Strategy: Our Government is on the right track for accelerating exports. For achieving positive results, a nine-point strategy is suggested below:

Table: 6

Nine-Point Strategy for Boosting Exports
 

Countries

Focus

1.

Priority

For quantum jump

2.

Global Share

Targeted increase over a period of five years.

3.

Niche

Fish

4.

Diversification

Areas: Commodities and countries.

5.

Exportable

The critical single factor for accelerated surplus increase in exports.

6.

New Bread of

Human Resource Development.

 

exporters

 

7.

Products focus

RMG value addition to primary goods and semi-manufactured items.

8.

Regional Setting

Tap D-8 and SAARC on country to country basis via counter-trade approach.

9.

Export Culture

To be introduced on war footing.

Concluding comments: For achieving prosperity for the masses there is a dire need to use export led growth. This will have strong backward linkage and industrialize Pakistan. Exportable surpluses need to be increased to ensure that exports are possible. Red tapism should be needed out. Time consuming and cumbersome procedures should be said good bye. We have already lost 53 years and we cannot afford the luxury of continuity. Focused approach in terms of main strategies should be followed. The foreign missions must be persuaded to switch to export orientation rather than political alone. Export processing zones should be opened in each divisional headquarters of all the provinces of Pakistan with no interference from any Government agency. Pakistanis living abroad be assured of full respect and fair deal. They will perhaps think of investing in Pakistan. The past is a story of lack of confidence and confidence building measures need to be undertaken to develop a healthy climate for attracting foreign investment from expatriate Pakistanis. Challenges are big but can be met if a war footing priority is given to introduce export culture in Pakistan. This can be done through synergy amongst all the stakeholders. We must stay committed in this direction.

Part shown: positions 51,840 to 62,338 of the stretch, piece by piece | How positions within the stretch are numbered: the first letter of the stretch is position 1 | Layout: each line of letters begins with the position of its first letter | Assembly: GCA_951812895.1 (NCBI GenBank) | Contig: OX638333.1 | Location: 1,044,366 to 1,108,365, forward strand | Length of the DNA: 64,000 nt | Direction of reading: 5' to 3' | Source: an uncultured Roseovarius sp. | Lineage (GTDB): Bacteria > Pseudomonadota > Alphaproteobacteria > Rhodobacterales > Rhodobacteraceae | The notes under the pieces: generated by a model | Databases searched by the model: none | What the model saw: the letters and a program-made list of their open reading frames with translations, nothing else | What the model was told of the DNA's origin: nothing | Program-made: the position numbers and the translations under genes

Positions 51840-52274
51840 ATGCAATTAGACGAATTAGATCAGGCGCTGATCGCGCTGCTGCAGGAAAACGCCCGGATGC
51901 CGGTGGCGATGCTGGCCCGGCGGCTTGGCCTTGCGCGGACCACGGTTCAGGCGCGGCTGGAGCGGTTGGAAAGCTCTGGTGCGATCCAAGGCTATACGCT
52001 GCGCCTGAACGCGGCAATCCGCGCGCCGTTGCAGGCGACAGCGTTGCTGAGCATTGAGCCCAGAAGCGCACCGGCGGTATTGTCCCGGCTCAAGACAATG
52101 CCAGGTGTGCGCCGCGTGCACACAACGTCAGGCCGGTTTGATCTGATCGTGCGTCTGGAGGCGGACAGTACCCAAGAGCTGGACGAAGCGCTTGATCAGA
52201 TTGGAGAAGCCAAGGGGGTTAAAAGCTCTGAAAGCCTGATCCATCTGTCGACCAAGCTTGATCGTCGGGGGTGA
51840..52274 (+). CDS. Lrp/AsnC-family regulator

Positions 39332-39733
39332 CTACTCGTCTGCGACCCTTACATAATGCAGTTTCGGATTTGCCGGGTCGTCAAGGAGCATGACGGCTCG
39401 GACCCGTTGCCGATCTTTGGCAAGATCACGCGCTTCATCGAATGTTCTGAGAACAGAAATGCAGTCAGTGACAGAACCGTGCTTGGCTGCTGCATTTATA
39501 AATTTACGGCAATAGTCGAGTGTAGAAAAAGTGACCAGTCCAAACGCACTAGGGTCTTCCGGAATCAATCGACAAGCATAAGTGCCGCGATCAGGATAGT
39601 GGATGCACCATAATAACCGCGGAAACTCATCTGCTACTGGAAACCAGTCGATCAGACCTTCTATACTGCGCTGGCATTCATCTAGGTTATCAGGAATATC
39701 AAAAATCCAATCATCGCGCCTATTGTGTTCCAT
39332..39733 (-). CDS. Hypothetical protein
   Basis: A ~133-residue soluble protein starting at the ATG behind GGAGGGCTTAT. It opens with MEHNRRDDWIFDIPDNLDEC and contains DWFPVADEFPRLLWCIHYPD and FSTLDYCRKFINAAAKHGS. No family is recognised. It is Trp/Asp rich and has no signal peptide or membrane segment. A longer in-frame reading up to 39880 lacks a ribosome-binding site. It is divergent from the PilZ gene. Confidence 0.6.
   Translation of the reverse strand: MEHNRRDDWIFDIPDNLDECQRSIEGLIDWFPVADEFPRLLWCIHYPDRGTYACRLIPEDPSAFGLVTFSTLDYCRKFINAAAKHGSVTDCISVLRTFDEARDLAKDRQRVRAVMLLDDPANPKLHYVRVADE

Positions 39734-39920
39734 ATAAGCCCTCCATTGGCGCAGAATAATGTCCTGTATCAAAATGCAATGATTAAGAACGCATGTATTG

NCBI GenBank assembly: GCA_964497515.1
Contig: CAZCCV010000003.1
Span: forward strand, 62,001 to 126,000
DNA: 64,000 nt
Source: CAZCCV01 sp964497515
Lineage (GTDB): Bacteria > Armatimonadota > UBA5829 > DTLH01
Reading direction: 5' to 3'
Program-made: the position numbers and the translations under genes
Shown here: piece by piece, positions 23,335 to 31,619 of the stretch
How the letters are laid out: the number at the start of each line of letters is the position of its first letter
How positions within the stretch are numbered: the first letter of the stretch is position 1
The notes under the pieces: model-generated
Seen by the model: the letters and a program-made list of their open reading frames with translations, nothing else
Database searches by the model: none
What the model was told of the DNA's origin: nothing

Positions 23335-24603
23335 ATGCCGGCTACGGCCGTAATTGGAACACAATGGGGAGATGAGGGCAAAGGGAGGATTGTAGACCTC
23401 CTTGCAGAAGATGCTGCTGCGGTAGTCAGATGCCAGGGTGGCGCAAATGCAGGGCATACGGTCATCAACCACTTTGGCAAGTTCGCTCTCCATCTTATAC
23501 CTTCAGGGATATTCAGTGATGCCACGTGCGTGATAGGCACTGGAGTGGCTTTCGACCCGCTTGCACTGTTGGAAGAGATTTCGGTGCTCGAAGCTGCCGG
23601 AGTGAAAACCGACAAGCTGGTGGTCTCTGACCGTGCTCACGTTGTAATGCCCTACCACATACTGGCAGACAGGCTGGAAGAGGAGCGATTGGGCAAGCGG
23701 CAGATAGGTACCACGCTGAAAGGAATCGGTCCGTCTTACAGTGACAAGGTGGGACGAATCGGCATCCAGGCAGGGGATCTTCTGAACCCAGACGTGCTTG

Major sources of data used included:

1. World Development Report 2000-2001. This includes export data relating to 1998.
2. Economic Survey of Pakistan: 1999-2000.

Besides relevant literature was consulted from other available documents.

The author is Dean, Executive Programs, Punjab College of Business Administration, Lahore.